Reducing Equipment Downtime

CSI Mechatronics Fleet
With the busy season fore E-Commerce and Store Replenishment upon us, CSI-Aftermarket Service Team thought a few reminders for maintaining the equipment in our facility would be a good idea.

Reducing Equipment Downtime

Many teams within a facility have a positive impact on keeping the equipment operation as intended.  This is not just the maintenance crew making repairs fast.  Typically, the equipment will tell you there is a problem way before it fails.  (Like a toddler dancing just before they go to the bathroom, if you catch it, you don’t have to change their clothes…) The CSI Aftermarket Service Team put these together as a good baseline to start with. 

Don’t hammer in a screw.  Use the equipment as intended.  Double stacking product on a conveyor is a very typical situation we see in the busy season.  This may overload many parts of the drive train and cause early failure rates.

Train for Success.  Procedures for human interaction with the equipment need to be recorded and operators trained on.  Stopping the conveyor by using the ESTOP is not the best practice.  Controls are designed to stop the sequence of operation in a safe manner for operators and equipment.  The ESTOP may lock down certain aspects which will cause wear that is not needed.

Look, Listen, Feel.  The production team relies on the equipment to make their job easier.  Watching the equipment to see if something just doesn’t look right, listen for abnormal noises, feel for vibrations or excessive heat…  All these steps will help the maintenance staff determine if the equipment needs some attention.  A great practice we see in many facilities is a white board or clipboard that operators on all shifts can make notes on.  If an incident occurred, make notes, explain anything of abnormal operations.  The case that came down the line in the wrong direction caused a jam in the sortation area.  No apparent damage to the machine.  Still something that can be noted, and solutions found for these situations.

Make time for Scheduled Maintenance.  Whatever you call it, Planned Maintenance, Scheduled Maintenance, Strategic Care, Predictive Maintenance, Preventative Maintenance, etc. these plans are designed to maintain and replace components before a failure.  MTBF- Mean Time Between Failure, is a common theme in maintenance departments for any type of equipment.  From a motor to a VPN router, equipment has a given life span.  Replacing it before it fails is key.  Like replacing the ink cartridge in your printer when low vs. after your half-printed document comes out and you have to scramble to find the cartridge, figure out how to open the machine, replace the cartridge, reprint the document and get to the meeting on time.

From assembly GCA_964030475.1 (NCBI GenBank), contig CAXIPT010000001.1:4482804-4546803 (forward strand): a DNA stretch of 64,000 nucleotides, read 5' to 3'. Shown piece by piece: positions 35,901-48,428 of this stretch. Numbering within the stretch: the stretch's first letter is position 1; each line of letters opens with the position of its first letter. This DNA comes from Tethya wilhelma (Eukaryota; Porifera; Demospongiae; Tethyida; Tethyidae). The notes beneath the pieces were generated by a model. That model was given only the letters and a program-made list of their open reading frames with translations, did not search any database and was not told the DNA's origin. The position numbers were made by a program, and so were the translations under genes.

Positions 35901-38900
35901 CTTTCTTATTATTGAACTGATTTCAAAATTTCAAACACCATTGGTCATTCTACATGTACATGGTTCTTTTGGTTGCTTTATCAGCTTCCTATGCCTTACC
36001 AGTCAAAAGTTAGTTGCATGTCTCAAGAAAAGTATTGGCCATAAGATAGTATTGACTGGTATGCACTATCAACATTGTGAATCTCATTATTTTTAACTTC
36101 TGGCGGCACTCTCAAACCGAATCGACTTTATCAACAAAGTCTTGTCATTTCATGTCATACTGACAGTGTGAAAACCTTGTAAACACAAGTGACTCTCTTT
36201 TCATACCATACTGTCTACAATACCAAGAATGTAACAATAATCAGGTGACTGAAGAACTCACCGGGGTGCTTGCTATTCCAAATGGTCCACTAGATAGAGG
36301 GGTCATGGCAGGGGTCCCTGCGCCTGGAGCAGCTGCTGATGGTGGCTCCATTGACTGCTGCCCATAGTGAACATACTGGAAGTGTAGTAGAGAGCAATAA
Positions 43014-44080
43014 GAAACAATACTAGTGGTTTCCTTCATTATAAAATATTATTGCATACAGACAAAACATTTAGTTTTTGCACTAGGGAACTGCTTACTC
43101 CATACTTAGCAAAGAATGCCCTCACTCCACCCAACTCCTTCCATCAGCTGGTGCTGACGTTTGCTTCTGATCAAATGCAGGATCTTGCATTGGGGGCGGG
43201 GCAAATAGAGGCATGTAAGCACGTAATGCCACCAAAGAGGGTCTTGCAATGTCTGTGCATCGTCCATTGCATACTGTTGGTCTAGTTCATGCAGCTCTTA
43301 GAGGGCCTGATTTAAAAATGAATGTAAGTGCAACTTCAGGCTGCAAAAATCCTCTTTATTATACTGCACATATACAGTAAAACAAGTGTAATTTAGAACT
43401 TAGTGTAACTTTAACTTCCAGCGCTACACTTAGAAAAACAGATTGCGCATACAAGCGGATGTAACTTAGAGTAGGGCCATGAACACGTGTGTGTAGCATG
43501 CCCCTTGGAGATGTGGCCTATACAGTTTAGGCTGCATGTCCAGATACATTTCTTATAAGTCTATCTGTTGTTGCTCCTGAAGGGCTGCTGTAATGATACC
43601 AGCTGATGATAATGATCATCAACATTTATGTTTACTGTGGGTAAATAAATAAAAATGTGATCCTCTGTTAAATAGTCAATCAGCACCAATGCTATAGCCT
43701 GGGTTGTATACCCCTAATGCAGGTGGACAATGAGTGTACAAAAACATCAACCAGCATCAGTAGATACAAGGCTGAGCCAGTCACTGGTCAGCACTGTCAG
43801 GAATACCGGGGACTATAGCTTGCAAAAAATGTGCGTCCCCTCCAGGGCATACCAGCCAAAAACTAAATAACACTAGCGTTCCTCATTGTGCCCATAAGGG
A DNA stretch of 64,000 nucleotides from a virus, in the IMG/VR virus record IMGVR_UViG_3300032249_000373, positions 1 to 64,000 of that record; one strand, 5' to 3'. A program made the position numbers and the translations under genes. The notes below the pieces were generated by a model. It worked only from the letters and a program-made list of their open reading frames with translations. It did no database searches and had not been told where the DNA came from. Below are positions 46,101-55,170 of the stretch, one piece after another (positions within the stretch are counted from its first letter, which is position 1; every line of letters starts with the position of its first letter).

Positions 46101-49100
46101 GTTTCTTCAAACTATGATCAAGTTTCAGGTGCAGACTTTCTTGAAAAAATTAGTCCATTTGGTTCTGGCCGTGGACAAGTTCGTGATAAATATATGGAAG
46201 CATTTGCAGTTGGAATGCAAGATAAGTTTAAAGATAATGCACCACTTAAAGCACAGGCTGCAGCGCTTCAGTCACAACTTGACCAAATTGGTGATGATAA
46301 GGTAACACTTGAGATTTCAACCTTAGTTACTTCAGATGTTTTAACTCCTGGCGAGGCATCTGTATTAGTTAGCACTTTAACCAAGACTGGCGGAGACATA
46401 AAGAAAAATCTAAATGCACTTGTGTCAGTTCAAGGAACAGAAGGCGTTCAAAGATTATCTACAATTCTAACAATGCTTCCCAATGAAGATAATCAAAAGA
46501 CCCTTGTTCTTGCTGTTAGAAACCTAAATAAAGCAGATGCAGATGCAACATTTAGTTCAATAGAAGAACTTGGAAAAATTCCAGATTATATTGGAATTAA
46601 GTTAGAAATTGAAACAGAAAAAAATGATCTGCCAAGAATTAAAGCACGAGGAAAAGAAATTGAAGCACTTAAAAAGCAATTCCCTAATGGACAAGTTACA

Keep Paper in Stock.  Similar to the above paragraph, what would happen if the printer ran out of paper and there was no more paper on hand?  You could not print the information until more paper was delivered.  If a bearing fails and the machine is down, you turn a 20-minute repair into a 3-4 hour downtime.  Identify all critical spare parts.  This is based on several factors, including how long it will take to get a spare part on hand.  If a part takes more than 24 hours and is a critical part to the operation, you should have those on hand.  If a part can be delivered in less than 24 hours, but you need 2 or 3 a week, have 5-6 on hand and reorder when low.

Document Maintenance Procedures.  There are many ways this can be done.  From a simple set of notes to fully automated and customized software platform.  Which ever are used, follow them.  Conveyors, Carousels, Sortation equipment, Air Compressors, Lift tables, even simple pack tables, should all have documents to follow for Daily, weekly, monthly, annual maintenance.   The links above will take you to simple best practices for some of your scheduled maintenance.